Prenuptial agreements do not carry the stigma that they once did, and today many couples choose to protect their assets through such an agreement. The postnuptial agreement, which is created after a couple is already married, is less well known by society. Just like prenuptial agreements, postnuptial agreements can be very helpful for property division during a divorce.
For most readers here in Massachusetts, a billion dollars is only an abstract concept that is impossible to conceive of in real life. But for a select few, a billion dollar transaction is a part of daily life. When these billionaires decide to divorce, their complex property division settlements often make national news.
Prenuptial agreements can help make the divorce process less contentious -- that is, if they are upheld by a court. These agreements are routinely upheld by judges in Massachusetts, but a woman in the middle of a divorce recently convinced a judge to find her prenuptial agreement invalid.
Christy Mihos is a staple of life in Massachusetts. At one time he owned dozens of stores on Cape Cod and was the vice chairman of the Massachusetts Turnpike Authority. Mihos also twice ran for governor of Massachusetts, although both campaigns were ultimately unsuccessful.
Salem residents who follow the news are likely very familiar with the "fiscal cliff" that dominated headlines at the end of 2012. To avert this fiscal cliff, Congress passed a series of tax reforms entitled the American Taxpayer Relief Act. The ATRA went into effect on January 1, 2013, and is already affecting property division during divorce.
For many Massachusetts couples considering divorce, a number of obstacles can create disputes and prevent timely resolution. Above all, this conflict can make it difficult for a fair divorce settlement to be reached.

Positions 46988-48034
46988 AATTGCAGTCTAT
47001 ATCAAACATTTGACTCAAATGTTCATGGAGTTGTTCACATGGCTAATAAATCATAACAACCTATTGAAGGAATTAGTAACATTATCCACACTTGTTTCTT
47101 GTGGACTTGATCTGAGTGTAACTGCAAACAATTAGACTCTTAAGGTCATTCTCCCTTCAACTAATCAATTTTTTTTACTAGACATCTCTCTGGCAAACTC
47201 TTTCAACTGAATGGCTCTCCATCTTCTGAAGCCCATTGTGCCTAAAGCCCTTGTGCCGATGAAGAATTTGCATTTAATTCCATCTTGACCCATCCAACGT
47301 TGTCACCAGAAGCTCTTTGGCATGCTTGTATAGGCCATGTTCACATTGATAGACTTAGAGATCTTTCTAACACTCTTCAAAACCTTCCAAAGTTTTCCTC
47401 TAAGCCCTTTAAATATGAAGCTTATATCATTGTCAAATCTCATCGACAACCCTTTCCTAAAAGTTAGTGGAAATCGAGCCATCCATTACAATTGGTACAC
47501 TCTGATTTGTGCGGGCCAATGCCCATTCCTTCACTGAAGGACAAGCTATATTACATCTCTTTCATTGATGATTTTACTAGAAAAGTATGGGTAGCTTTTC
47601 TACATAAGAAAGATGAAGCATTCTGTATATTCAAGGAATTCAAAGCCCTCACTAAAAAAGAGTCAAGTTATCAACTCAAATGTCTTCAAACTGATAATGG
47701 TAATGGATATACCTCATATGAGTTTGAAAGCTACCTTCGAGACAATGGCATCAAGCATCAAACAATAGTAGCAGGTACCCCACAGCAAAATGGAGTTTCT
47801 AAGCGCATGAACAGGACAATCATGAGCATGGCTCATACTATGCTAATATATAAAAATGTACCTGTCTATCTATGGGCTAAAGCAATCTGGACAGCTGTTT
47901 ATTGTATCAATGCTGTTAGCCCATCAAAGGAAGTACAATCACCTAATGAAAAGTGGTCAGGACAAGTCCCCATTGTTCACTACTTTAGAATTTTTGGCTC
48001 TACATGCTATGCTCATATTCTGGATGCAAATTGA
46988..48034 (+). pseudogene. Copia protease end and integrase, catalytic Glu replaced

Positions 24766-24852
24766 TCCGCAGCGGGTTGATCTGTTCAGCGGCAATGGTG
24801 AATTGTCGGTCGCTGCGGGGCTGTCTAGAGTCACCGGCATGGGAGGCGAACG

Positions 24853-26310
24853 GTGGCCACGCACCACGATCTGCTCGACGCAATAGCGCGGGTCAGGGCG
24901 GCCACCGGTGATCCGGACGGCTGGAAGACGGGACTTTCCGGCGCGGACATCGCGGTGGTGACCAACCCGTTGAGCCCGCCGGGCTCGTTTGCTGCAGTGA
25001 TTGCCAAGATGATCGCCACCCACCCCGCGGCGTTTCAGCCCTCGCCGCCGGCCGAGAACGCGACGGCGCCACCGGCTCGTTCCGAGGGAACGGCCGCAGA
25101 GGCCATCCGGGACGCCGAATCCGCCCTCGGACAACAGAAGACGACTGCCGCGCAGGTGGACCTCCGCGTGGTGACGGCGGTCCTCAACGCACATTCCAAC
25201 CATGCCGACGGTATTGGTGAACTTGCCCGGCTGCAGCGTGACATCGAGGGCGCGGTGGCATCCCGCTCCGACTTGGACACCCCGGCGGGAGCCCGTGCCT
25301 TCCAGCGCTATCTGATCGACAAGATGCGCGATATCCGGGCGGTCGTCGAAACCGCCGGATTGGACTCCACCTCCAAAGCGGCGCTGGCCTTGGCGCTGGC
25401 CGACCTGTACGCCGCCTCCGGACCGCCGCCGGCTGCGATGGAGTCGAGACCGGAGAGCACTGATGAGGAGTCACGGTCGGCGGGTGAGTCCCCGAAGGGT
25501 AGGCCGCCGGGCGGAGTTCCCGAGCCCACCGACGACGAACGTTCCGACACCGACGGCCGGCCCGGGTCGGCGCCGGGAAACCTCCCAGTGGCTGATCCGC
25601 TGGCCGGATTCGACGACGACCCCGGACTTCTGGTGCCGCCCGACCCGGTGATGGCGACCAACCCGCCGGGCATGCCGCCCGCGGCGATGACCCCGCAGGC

The end of a marriage begins long before the divorce decree is signed. This is exceptionally true in a high asset divorce. Among the most hotly contested divorce disputes often involve the division of property and child custody concerns. The following piece discusses property division; in particular it discusses real estate and real estate appraisals. Massachusetts's couples might find the following piece rather informative.
The details of divorce settlements are often unique to each couple. Some divorces may result in joint custody of children, whereas others may give one parent sole custody. In addition, some divorces end with one spouse receiving just child support payments, yet others result in alimony and child support payments.
Divorce usually brings up debates about which spouse will get to keep which shared belongings. Massachusetts couples trying to settle their divorce probably understand well that property division can be stressful and time-consuming.
When a couple works through a divorce, there are likely ill feelings between the spouses. In anticipation of working through property division, child support payments and alimony settlements, a spouse may think that setting aside some money would be a smart way to ensure one leaves the marriage with more assets than one's spouse.